Tucker Blackwell

Managing Google Cloud's Firestore with React Context and Classes

🍺 🍺 🍺 9 min read


Cloud Firestore

Google’s Cloud Firestore is a NoSQL, serverless database solution that has become increasingly popular for storing, syncing and querying data for your app. Google provides both a Node.js and client-side JavaScript SDKs for data integration that make it very easy to work with and manage your database. I’d like to talk about a way to use the power of Firestore in your React app through the use of React’s Context API.

I don’t intend to dive too deep into Context, specifically, rather why it can be useful for instantiating and sharing your app’s Firestore instance. As a disclaimer, I do not mean to suggest this is the only, or even the “correct” way to utilize Cloud Firestore in React, I just want to share a system that’s been working nicely for me in my latest production application. I will also not go too in-depth with Firestore’s database architecture either; my goal is merely to show you how to get it set up with Context.

Set up Firestore app

To get started, you’ll need to go to Google’s Firebase website and sign up/log in so you’re able to add a new project in the firebase console (web interface). After that, go to your project’s settings and select Config in the radio button selections under “Firebase SDK snippet”. It should look something like this:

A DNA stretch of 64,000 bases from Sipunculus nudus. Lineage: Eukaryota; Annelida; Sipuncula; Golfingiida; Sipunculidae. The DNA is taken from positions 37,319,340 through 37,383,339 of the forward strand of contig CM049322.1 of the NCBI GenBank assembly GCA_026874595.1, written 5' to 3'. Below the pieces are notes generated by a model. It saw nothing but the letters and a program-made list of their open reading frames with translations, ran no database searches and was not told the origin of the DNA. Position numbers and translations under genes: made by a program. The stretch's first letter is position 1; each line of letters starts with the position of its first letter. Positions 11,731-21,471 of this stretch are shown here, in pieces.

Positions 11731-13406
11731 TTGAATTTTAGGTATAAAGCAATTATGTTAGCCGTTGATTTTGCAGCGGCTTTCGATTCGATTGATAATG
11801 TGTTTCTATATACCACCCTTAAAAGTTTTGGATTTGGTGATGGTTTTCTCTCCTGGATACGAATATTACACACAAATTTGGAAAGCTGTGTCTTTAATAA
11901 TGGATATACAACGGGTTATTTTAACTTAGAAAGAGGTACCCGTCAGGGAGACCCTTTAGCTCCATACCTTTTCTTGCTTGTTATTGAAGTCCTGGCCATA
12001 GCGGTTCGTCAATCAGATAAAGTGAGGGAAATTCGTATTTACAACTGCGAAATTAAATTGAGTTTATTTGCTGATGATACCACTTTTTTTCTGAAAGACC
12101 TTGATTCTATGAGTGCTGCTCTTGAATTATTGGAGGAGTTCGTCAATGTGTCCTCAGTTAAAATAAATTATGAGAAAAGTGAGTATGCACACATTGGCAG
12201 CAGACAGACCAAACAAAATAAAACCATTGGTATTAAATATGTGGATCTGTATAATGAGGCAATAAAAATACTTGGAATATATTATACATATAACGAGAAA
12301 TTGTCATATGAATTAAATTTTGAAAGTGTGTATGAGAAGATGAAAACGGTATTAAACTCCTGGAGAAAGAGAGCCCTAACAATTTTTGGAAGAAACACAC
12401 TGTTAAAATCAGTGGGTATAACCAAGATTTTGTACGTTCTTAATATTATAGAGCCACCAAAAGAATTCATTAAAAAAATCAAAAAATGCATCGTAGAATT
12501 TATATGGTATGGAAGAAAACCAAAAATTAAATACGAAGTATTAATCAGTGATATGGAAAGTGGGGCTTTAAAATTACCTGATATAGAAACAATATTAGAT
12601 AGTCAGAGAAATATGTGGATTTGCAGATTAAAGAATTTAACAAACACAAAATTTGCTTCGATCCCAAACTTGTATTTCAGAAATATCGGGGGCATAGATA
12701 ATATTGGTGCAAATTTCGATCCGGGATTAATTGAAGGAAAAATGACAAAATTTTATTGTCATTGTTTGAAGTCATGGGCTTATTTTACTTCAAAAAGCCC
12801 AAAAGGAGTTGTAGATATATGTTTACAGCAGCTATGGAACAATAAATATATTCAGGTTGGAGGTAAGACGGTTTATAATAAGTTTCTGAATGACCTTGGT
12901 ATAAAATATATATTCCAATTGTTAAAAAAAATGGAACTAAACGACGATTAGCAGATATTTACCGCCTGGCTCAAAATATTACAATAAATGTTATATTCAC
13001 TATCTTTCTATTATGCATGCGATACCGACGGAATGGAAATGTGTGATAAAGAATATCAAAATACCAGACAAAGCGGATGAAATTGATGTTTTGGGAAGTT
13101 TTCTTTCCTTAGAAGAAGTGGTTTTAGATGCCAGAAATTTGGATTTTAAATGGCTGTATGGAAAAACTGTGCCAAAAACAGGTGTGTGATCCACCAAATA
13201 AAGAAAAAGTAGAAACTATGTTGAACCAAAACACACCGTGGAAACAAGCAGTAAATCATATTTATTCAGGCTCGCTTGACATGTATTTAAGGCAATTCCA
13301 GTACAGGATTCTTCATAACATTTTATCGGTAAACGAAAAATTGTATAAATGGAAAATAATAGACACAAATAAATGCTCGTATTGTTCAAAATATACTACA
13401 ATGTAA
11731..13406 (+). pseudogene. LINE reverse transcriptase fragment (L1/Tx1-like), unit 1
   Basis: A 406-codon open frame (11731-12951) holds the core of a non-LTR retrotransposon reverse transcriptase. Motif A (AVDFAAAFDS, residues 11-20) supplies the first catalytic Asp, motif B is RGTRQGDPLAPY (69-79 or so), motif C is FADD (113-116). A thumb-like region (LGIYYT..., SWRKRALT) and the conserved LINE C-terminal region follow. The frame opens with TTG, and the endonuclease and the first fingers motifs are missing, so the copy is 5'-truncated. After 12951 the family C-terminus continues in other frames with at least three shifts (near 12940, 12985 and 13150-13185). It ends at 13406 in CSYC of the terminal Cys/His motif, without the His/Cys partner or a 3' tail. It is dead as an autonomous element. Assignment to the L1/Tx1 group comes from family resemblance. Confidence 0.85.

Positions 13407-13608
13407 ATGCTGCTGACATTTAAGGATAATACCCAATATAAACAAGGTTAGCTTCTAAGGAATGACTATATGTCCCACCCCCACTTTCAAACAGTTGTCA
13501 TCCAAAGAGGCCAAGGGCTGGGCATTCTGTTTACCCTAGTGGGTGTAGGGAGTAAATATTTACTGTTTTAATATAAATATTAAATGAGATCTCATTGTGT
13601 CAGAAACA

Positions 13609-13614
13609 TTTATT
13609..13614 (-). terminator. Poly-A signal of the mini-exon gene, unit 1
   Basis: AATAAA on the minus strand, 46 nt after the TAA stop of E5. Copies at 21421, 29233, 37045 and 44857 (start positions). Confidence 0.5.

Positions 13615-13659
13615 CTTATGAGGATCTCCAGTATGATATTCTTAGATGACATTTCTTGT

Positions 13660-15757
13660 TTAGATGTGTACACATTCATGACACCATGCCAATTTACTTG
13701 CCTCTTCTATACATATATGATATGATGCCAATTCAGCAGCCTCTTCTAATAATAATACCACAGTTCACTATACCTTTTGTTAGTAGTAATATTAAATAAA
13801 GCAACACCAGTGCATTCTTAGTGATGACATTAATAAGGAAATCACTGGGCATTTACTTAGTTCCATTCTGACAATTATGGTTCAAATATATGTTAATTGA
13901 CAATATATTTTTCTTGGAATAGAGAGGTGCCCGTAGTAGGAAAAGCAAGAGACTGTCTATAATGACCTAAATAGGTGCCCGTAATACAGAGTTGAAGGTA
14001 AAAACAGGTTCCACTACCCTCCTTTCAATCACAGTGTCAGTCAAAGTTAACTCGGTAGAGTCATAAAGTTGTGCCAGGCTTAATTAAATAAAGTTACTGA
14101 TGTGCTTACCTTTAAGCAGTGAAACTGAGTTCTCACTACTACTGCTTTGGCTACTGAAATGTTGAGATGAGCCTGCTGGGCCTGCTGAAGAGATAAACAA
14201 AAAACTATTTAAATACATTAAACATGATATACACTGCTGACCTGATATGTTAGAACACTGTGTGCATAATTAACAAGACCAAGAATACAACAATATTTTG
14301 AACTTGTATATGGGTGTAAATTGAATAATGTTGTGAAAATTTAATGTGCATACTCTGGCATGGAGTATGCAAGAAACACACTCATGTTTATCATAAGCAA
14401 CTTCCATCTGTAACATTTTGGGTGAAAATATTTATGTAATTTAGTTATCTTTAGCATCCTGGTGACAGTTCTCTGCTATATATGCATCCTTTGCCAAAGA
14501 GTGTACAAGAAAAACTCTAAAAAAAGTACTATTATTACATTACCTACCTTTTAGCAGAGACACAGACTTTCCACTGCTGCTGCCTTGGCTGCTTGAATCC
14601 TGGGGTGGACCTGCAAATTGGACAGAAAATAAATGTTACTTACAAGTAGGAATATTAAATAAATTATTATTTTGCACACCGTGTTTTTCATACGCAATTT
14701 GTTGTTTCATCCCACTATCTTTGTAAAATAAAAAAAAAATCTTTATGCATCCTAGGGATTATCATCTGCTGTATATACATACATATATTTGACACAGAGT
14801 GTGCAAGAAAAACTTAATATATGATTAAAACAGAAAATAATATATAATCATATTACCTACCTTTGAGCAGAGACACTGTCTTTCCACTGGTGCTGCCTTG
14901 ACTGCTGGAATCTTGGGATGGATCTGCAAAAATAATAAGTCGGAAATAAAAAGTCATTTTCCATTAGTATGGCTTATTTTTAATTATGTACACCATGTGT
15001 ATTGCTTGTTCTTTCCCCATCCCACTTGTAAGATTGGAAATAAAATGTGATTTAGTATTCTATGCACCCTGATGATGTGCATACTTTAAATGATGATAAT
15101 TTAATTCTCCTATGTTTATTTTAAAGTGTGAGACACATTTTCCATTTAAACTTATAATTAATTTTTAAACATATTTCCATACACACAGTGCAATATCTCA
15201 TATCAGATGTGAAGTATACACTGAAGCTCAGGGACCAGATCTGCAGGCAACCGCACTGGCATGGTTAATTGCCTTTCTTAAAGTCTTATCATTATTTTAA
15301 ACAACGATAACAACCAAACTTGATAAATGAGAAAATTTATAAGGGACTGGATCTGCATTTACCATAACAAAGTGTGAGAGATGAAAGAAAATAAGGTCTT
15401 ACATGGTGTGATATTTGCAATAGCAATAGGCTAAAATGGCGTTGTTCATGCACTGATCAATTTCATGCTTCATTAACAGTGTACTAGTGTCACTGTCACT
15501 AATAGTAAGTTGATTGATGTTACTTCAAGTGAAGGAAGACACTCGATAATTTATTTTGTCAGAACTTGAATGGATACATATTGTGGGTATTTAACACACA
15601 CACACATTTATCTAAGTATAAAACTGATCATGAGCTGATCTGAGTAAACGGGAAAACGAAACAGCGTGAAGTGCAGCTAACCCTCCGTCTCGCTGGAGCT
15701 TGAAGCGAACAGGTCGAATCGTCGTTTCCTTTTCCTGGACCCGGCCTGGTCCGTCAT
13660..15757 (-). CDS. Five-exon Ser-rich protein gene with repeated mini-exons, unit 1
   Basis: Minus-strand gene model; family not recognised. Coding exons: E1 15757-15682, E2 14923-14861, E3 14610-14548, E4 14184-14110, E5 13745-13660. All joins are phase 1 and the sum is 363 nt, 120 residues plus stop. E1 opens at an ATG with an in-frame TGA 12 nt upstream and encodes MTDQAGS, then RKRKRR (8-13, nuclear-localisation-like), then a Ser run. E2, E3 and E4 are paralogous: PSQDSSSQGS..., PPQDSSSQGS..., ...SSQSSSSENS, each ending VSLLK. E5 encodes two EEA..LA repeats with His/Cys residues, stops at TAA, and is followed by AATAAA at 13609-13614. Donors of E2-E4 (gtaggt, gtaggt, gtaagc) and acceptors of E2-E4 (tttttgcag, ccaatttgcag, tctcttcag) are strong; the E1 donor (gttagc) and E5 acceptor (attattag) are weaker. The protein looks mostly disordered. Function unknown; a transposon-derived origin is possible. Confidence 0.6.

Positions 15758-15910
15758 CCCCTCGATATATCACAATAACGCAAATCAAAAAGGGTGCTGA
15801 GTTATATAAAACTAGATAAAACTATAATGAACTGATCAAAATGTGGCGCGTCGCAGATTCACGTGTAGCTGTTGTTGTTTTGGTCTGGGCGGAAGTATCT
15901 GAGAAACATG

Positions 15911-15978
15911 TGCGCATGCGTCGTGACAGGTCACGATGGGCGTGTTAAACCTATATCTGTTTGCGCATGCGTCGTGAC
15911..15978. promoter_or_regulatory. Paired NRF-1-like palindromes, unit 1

const firebaseConfig = {
  apiKey: "xxxxxxxxxx",
  authDomain: "xxxxxxxxxx",
  databaseURL: "xxxxxxxxxx",
  projectId: "xxxxxxxxxx",
  storageBucket: "xxxxxxxxxx",
  messagingSenderId: "xxxxxxxxxx",
  appId: "xxxxxxxxxx",
  measurementId: "xxxxxxxxxx",

You’ll need to include this config when you instantiate your Firestore. There’s a couple of ways this config can be stored/used in your client-side code, just be sure to add it to your .gitignore.

There are also several packages you’ll have to install before you’re able to successfully initialize and connect to your database (not to mention the base React dependencies). These include firebase for hooking into the firebase core functionality and firebase-tools, which will allow you to use the firebase CLI. Optionally, you can also install @firebase/firestore-types. I’ve found that it has some type definitions that are missing from the firebase core.

Instantiate Firestore

Once you’ve got your config handy and the necessary packages installed, you’re now ready to instantiate your Firestore 🔥. Define a file in the root of your aoo titled firestore (name doesn’t matter) where the Firestore appI will be defined and exported:

import { firebaseConfig } from './firebaseConfig';
import { initializeApp } from 'firebase';
export default initializeApp(firebaseConfig);